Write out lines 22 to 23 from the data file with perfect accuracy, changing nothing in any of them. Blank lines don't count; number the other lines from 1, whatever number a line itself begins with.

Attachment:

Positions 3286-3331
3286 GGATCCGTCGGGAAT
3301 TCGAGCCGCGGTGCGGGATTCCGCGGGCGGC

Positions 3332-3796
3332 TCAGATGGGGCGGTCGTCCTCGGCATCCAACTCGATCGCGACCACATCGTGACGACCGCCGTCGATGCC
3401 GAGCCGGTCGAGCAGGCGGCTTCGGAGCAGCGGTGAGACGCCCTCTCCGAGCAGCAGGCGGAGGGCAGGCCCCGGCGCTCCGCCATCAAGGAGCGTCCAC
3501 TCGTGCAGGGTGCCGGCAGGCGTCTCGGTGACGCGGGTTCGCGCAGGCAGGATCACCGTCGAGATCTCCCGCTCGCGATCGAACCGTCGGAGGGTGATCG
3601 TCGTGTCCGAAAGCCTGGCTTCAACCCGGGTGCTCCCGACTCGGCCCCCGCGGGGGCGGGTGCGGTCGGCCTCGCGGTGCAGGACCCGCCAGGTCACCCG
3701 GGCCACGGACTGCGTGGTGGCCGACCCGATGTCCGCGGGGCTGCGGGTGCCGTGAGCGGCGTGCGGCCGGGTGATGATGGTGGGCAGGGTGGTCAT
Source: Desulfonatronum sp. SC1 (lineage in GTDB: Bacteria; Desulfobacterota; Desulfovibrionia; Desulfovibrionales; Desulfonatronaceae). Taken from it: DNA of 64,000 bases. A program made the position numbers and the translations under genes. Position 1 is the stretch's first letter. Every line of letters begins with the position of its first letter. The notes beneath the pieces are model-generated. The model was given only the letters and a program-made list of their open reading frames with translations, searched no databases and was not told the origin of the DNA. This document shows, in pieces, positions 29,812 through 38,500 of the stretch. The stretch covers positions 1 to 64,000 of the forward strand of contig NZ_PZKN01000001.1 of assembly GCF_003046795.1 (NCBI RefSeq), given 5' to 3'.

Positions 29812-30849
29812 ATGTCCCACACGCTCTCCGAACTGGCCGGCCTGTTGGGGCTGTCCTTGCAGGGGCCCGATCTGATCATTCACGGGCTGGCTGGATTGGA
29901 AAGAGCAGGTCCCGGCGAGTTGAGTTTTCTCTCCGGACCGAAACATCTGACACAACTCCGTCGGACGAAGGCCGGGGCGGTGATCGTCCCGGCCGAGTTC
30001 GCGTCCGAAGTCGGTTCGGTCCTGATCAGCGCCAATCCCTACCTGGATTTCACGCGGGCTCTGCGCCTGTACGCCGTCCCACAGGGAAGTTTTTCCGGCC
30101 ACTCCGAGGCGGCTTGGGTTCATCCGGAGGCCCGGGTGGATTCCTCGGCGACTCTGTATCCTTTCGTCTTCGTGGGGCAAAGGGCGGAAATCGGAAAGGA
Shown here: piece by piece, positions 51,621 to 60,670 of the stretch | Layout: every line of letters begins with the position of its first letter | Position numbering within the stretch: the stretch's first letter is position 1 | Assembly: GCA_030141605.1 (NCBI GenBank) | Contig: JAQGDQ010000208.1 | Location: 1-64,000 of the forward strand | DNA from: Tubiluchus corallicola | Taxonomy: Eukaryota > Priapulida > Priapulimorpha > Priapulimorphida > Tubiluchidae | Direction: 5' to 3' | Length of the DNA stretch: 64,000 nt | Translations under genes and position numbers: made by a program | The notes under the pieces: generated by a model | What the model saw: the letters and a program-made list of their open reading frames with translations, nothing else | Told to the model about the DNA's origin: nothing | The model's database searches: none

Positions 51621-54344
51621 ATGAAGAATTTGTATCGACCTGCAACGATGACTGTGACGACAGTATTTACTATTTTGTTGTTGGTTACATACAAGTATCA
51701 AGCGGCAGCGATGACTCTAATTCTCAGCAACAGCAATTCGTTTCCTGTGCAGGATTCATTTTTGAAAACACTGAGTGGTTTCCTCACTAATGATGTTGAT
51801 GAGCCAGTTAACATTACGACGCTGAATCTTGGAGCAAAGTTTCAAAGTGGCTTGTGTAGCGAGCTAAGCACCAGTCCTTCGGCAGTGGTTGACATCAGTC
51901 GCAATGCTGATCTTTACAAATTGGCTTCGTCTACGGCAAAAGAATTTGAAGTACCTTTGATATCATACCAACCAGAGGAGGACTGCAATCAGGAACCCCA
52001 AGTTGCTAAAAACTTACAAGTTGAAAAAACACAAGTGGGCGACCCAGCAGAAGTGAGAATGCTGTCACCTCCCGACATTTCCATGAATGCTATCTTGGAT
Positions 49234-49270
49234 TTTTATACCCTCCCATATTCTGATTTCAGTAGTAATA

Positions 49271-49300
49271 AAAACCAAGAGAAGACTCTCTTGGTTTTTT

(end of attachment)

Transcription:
52001 AGTTGCTAAAAACTTACAAGTTGAAAAAACACAAGTGGGCGACCCAGCAGAAGTGAGAATGCTGTCACCTCCCGACATTTCCATGAATGCTATCTTGGAT
Positions 49234-49270